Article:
Conduct. For example, corporate governance, regulatory compliance, human resources practices, etc., for which the information object of the work may be a statement of compliance or effectiveness.

suitable criteria

Criteria are the benchmarks that are use to evaluate or measure the subject matter. Including, where relevant, benchmarks for presentation and disclosure. Criteria can be formal; for example, in the preparation of financial statements, the criteria would be the FRS; when reporting on internal control, the criteria would be an established internal control benchmark or individual control objectives designed, specifically for the engagement, and when reporting on compliance, the criteria may be law, regulation, or contract applicable.

Appropriate criteria are require for a consistent reasonable evaluation or measurement of a matter on which the work is to be perform, within the context of professional judgment. Without the frame of reference that provides the proper criteria, any conclusion is open to individual interpretation and misunderstanding.

Appropriate criteria are context-sensitive, that is, relevant to the circumstances of the engagement, and have the following characteristics:

Relevance. Criteria contribute to conclusions that help users make decisions.

Integrity. Criteria are sufficiently comprehensive when relevant factors that could affect the conclusions in the context of the engagement circumstances are not omitted. The full criteria include, where relevant, benchmarks for presentation and disclosure.

Reliability. Criteria that, when used in similar circumstances by Chartered Accountants with a similar professional capacity, allow the evaluation or measurement of the reasonableness of the consistency of the matter on which the work will be perform, including, when relevant, the presentation and disclosure.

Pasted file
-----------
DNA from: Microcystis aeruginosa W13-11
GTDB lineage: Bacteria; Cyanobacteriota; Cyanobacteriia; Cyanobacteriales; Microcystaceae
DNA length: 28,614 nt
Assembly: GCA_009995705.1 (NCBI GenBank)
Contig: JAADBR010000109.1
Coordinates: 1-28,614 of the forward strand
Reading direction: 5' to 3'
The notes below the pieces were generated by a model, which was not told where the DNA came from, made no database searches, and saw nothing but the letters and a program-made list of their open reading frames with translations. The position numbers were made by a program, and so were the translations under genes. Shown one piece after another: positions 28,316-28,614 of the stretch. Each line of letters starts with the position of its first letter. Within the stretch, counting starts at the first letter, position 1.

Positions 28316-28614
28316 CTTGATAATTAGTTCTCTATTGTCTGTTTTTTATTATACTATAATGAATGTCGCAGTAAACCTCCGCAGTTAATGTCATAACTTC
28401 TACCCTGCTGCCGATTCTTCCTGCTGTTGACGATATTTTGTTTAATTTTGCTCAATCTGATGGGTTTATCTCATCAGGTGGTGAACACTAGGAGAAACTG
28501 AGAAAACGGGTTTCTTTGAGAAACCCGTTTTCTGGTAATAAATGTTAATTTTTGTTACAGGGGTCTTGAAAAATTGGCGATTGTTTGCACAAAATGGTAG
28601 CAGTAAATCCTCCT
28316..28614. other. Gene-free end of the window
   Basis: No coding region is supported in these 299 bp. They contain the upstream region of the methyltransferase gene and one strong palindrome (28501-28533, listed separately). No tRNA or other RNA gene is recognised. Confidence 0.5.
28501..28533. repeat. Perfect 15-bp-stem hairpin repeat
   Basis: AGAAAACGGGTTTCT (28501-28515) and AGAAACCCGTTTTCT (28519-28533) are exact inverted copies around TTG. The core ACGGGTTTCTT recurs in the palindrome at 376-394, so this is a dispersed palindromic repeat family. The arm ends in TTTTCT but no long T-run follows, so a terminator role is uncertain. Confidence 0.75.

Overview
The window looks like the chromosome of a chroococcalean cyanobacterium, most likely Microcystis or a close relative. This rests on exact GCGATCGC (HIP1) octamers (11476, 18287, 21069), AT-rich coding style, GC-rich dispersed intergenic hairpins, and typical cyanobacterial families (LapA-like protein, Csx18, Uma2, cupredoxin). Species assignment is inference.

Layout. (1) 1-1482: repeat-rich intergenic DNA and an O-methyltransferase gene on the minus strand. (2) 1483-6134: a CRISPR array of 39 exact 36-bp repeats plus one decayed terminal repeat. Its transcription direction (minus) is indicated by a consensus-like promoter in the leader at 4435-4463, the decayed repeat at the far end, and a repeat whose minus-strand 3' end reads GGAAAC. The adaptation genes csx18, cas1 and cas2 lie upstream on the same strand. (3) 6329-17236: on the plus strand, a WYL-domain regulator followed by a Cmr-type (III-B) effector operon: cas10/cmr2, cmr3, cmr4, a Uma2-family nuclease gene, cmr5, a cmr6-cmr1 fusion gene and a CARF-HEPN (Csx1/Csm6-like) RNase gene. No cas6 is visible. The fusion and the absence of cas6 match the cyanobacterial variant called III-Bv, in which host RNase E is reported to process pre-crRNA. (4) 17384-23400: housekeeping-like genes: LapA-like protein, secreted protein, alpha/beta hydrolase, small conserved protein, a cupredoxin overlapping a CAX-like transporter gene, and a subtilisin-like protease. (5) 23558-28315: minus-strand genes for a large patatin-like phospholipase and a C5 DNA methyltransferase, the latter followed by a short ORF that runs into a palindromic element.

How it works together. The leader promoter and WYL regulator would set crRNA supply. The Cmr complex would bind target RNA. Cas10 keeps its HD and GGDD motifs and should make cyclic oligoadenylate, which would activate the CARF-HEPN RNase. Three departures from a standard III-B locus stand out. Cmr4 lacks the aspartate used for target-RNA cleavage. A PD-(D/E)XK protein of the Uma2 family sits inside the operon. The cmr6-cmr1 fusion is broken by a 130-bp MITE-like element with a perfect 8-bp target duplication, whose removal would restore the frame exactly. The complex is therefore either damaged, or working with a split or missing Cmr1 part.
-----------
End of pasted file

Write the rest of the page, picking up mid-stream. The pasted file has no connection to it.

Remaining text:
Neutrality. The criteria contribute to conclusions that are free from bias.

Comprehensibility. The criteria contribute to clear and comprehensive conclusions and are not subject to materially different interpretations.

Sufficient and appropriate evidence

The Chartered Accountant plans and performs an assurance engagement with an attitude of professional skepticism to obtain sufficient and appropriate evidence as to whether the information in the matter for which the engagement is to be performed is free from material error. The Certified Public Accountant considers the materiality, the risk of the work (risk of expressing an erroneous opinion or conclusion) and the quantity and quality of available evidence, when planning and performing the work; in particular, when determining the nature, scope and timeliness of the procedures for obtaining evidence.

A Certified Public Accountant is associated with the matter on which the work will be carried out, when he reports on the information object of the work or approves the use of his name in a professional manner with said matter. If the Public Accountant is not associated in this way, third parties cannot assume any responsibility for him. If the Chartered Accountant becomes aware that any involved party is misusing his or her name in association with the matter on which the work is to be performed, he or she should require that party to cease doing so. The Chartered Accountant will also consider what other strategies should be applied, such as informing any known third-party user of the inappropriate use of his name or seeking legal advice in this regard.